Marco Rubio puts his own agenda ahead of crime victims

By Franzella Guido Chacon / Sun Sentinel

Domestic abuse is not unique to America, but its deadliness is.

Every 14 hours an American woman is shot to death in an act of domestic violence. Domestic abusers who own guns are five times more likely to kill their partners than those who do not. For years, our nation’s laws have made this problem worse, preserving the so-called boyfriend loophole that allows abusers to keep their firearms if their victim is someone they are dating — even if committing the same crime against their spouse would mean they would have to forfeit their guns.

Leaders in Washington on both sides of the aisle just recently passed legislation to close the boyfriend loophole and save lives by reducing gun violence. But sadly, Florida Sen. Marco Rubio voted against it. Rubio has opposed closing the boyfriend loophole for years. In 2019, he supported gutting the Violence Against Women Act and to exclude a provision to close the loophole. It’s no surprise why. The gun lobby has long opposed closing the boyfriend loophole, and Rubio has benefited from more than $3.3 million in campaign spending on his behalf from the NRA.

Rubio’s record of putting politics ahead of victims of crime goes beyond his failure to address the epidemic of gun violence. The Supreme Court’s decision overturning Roe v. Wade has brought Rubio’s years-long record of supporting measures to restrict Floridians’ freedom to control their own bodies back to the forefront.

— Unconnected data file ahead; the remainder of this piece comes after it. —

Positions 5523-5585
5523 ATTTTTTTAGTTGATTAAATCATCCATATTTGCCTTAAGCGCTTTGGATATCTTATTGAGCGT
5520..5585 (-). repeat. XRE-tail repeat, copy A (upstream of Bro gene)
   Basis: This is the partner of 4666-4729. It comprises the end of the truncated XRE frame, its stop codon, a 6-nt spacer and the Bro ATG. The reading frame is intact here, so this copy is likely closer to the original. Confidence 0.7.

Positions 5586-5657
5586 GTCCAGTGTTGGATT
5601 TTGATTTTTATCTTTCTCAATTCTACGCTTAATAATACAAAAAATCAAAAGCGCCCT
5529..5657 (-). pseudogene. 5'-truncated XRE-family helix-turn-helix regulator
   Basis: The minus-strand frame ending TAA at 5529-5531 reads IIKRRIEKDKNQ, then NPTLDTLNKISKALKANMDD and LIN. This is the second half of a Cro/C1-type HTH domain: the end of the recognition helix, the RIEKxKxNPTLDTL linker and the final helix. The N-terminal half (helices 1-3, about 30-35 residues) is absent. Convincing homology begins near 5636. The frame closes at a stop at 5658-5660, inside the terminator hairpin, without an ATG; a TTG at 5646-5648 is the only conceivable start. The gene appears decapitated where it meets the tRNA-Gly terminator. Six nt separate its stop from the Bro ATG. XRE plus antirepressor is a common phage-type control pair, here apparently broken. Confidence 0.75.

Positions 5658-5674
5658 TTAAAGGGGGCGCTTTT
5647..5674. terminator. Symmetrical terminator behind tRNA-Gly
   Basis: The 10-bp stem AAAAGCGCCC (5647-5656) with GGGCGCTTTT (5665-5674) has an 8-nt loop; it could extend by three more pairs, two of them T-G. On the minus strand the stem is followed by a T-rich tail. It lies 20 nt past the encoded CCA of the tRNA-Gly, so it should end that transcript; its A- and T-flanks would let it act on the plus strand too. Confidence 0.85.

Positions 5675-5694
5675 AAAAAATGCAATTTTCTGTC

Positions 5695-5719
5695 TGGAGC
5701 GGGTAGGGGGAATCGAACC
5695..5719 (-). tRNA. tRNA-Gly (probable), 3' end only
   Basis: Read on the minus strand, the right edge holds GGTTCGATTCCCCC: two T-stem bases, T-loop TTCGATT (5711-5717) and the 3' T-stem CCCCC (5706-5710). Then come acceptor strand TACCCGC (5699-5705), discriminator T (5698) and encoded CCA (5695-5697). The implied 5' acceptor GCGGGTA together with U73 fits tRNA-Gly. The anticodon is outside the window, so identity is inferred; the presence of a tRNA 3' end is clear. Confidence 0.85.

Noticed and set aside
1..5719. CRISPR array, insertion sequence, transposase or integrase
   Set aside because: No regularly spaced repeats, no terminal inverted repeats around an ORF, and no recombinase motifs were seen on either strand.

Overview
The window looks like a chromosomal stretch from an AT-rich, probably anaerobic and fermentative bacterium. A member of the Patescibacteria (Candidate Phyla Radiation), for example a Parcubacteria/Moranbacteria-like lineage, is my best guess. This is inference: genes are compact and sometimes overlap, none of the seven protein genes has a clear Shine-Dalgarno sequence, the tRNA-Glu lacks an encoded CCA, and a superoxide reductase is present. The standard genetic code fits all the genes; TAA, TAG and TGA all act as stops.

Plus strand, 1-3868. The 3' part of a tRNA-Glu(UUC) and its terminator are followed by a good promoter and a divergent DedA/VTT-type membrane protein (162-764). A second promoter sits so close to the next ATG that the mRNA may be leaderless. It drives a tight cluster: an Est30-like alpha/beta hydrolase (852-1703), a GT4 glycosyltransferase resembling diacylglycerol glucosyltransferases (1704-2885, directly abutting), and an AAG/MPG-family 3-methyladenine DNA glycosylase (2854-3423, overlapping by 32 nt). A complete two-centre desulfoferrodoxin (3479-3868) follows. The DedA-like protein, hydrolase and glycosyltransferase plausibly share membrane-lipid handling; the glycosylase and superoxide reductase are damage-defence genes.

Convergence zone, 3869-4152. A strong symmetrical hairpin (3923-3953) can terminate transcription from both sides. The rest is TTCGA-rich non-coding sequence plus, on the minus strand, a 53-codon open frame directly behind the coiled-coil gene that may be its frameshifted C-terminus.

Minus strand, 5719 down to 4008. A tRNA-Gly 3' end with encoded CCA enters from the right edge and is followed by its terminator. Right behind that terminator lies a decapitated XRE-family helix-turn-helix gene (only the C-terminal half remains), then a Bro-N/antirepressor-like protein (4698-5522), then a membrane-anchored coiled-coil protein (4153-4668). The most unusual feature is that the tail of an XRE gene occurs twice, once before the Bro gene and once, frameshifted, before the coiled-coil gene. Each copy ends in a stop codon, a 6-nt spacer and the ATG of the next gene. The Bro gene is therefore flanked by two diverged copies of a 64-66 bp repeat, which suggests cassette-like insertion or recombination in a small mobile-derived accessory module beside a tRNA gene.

Rubio has long made it clear that he would support abortion bans that would force victims of rape or incest to give birth. Time after time, he has said that he personally does not believe the victims of these violent crimes should have a right to make their own reproductive health care choices. He even went so far as to say he would support abortion bans even if 100% of Floridians disagreed with him. And when Florida legislators recently passed a law to ban abortion with no exceptions for rape, incest, or human trafficking, Rubio supported it.

Rubio’s lack of compassion for victims of these horrible crimes extends back to his earliest days in the Florida Legislature. He supported Florida’s so-called scarlet letter law, which required women to publish their sexual histories in their local newspaper, humiliating them in order for them to move forward in the adoption process. That law made no exceptions for victims of rape or incest, meaning women would have to risk further contact with their abusers in addition to the public shaming the law encouraged.

As a mother, public safety is one of my top concerns. If nothing else, the leaders we send to Washington should have our safety as their top priority, which means supporting legislation that will punish criminals, stop violent crime and support victims.

That’s why it’s so disappointing to see Rubio put his own political agenda ahead of those who have suffered domestic abuse, sexual assault and incest. Victims of these crimes deserve nothing less than leaders who will fight to protect them and work across the aisle on new measures to prevent these crimes from happening again. There’s no excuse for putting campaign donations or political points ahead of these victims. But that’s exactly what Marco Rubio has done.

Franzella Guido Chacon is a mother and gun violence prevention advocate from Miami.